The full text of the law reads:
148d. (d) Except as provided in subdivision (c) and notwithstanding subdivision (a) of Section 489, every person who removes or takes without intent to permanently deprive, or who attempts to remove or take a firearm from the person of, or immediate presence of, a public officer or peace officer, while the officer is engaged in the performance of his or her lawful duties, shall be punished by imprisonment in a county jail not to exceed one year or pursuant to subdivision (h) of Section 1170.
In order to prove a violation of this subdivision, the prosecution shall establish that the defendant had the specific intent to remove or take the firearm by demonstrating that any of the following direct, but ineffectual, acts occurred:
(1) The officer’s holster strap was unfastened by the defendant.
(2) The firearm was partially removed from the officer’s holster by the defendant.
(3) The firearm safety was released by the defendant.
(4) An independent witness corroborates that the defendant stated that he or she intended to remove the firearm and the defendant actually touched the firearm.
(5) An independent witness corroborates that the defendant actually had his or her hand on the firearm and tried to take the firearm away from the officer who was holding it.
(6) The defendant’s fingerprint was found on the firearm or holster.
(7) Physical evidence authenticated by a scientifically verifiable procedure established that the defendant touched the firearm.
(8) In the course of any struggle, the officer’s firearm fell and the defendant attempted to pick it up.
California Penal Code 148d PC makes it a crime to intentionally take a gun from a police officer or a public officer. It is irrelevant if the defendant never fires the gun.
Note that prosecutors have to prove the defendant’s specific intent to take the firearm through one or more of the following eight pieces of evidence:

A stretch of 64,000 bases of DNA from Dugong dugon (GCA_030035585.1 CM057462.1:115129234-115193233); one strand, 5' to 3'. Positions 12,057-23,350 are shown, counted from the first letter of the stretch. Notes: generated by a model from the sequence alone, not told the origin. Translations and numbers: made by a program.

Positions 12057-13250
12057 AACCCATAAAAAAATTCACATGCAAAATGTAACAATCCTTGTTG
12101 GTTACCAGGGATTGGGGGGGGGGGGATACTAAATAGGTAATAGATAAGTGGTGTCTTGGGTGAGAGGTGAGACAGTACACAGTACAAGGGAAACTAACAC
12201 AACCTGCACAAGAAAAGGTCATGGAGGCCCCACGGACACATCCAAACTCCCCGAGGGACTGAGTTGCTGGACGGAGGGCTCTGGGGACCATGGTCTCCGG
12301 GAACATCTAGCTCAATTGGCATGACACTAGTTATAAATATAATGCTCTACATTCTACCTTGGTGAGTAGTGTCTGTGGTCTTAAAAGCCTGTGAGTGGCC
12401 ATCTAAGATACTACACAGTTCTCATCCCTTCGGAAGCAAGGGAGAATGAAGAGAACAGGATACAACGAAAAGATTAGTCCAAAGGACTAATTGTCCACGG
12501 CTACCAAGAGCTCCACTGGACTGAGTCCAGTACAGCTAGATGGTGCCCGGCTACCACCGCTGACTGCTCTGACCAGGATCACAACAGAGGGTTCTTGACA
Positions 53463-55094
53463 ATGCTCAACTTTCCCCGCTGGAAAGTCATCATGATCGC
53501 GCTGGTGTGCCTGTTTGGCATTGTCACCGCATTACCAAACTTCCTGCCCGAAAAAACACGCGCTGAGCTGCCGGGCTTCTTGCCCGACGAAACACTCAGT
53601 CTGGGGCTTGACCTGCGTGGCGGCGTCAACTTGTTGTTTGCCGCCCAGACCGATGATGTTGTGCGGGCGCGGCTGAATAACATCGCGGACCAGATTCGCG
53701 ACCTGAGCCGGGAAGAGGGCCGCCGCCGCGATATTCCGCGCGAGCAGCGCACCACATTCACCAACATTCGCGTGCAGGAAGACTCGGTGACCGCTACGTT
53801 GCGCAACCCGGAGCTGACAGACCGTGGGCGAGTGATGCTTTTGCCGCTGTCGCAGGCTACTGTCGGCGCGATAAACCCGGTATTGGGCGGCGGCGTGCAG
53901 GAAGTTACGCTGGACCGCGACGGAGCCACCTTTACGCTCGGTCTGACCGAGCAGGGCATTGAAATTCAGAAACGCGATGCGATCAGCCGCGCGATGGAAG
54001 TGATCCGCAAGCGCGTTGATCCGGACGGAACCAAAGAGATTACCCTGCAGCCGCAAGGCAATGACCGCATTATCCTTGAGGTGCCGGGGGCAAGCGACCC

- The defendant unfastened the officer’s holster strap.
- The defendant partially removed the gun from the officer’s holster.
- The defendant released the gun safety.
- An independent witness corroborates that the defendant stated their intent to remove the gun, and the defendant actually touched the gun.
- An independent witness corroborates that the defendant had their hand on the gun and tried to take it away from the officer holding it.
- The defendant’s fingerprint was on the gun or holster.
- Physical evidence established that the defendant touched the gun.
- The officer’s gun fell, and the defendant tried to pick it up.
Example: Surveillance video shows Beth trying to take a police officer’s gun during a protest in Los Angeles. If Beth is arrested for violating PC 148d, prosecutors could use this surveillance video as evidence of Beth’s intent to take the officer’s firearm.
Taking a peace/public officer’s firearm is a wobbler. If prosecuted as a misdemeanor, violating PC 148d carries:
- up to 1 year in county jail; and/or
- up to $1,000 in fines.
If prosecuted as a felony, violating PC 148d carries carries a county jail term of:
- 16 months,
- 2 years, or
- 3 years.
The defendant also faces up to $10,000 in fines.1
1. Can I be charged with violating PC 148d if the officer was off-duty?
No. Taking a gun from an off-duty officer in California does not violate PC 147d. However, you could still face battery charges for taking a gun away from someone’s person.
2. What are the best defenses?
Potential strategies for fighting PC 148d charges include showing that:
- You never took the weapon and are being falsely accused by the officer;
- You never took the weapon and were falsely identified out of a lineup;
- The object you took was not a firearm; and/or
- The officer was not on-duty at the time.
As long as the D.A. cannot prove beyond a reasonable doubt that you are guilty, the charge should be dismissed.
3. Will a PC 148d conviction strip me of my gun rights?
Any felony conviction will cause you to lose your gun rights in California. Though if you were prosecuted and convicted of only a misdemeanor, then your gun rights are unaffected.2
See our related article on resisting arrest (PC 148).
- California Penal Code 148d PC – Resisting public or peace officers or emergency medical technicians in discharge of their duties; Removal of weapon from person or presence of public or peace officer. See, for example: People v. Fuentes (Cal. App. 4th Dist., 2022), 78 Cal.App.5th 670; Beckway v. DeShong (N.D. Cal., 2010), 717 F. Supp. 2d 908.
- PC 29800.